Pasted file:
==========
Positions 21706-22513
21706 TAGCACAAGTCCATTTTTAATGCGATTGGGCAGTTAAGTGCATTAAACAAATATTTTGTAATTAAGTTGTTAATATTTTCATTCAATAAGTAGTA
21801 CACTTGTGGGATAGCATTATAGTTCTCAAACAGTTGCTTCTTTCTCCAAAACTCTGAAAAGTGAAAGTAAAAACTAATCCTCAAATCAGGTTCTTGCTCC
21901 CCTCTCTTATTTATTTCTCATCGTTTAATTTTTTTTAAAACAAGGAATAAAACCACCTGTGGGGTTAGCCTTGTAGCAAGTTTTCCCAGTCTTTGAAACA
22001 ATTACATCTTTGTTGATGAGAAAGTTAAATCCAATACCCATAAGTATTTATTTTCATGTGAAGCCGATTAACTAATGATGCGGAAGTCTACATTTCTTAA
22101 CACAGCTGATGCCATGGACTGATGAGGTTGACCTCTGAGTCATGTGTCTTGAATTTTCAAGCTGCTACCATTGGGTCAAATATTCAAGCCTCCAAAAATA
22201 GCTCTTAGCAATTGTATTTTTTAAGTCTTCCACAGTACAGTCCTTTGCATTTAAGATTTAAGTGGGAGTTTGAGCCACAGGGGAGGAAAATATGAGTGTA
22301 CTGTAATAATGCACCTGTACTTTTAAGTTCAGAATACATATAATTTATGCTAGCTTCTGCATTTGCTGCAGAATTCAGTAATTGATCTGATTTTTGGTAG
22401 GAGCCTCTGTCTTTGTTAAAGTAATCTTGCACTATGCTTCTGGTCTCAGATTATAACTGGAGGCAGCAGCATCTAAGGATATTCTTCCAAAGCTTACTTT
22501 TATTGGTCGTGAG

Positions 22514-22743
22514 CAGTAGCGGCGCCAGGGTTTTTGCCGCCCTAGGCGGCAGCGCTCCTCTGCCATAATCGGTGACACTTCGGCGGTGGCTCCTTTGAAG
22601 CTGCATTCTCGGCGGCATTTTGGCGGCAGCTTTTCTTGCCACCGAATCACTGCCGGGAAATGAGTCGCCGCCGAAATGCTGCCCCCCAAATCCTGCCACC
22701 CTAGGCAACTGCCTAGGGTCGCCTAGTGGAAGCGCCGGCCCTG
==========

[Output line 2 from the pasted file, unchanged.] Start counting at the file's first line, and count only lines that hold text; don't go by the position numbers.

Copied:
21706 TAGCACAAGTCCATTTTTAATGCGATTGGGCAGTTAAGTGCATTAAACAAATATTTTGTAATTAAGTTGTTAATATTTTCATTCAATAAGTAGTA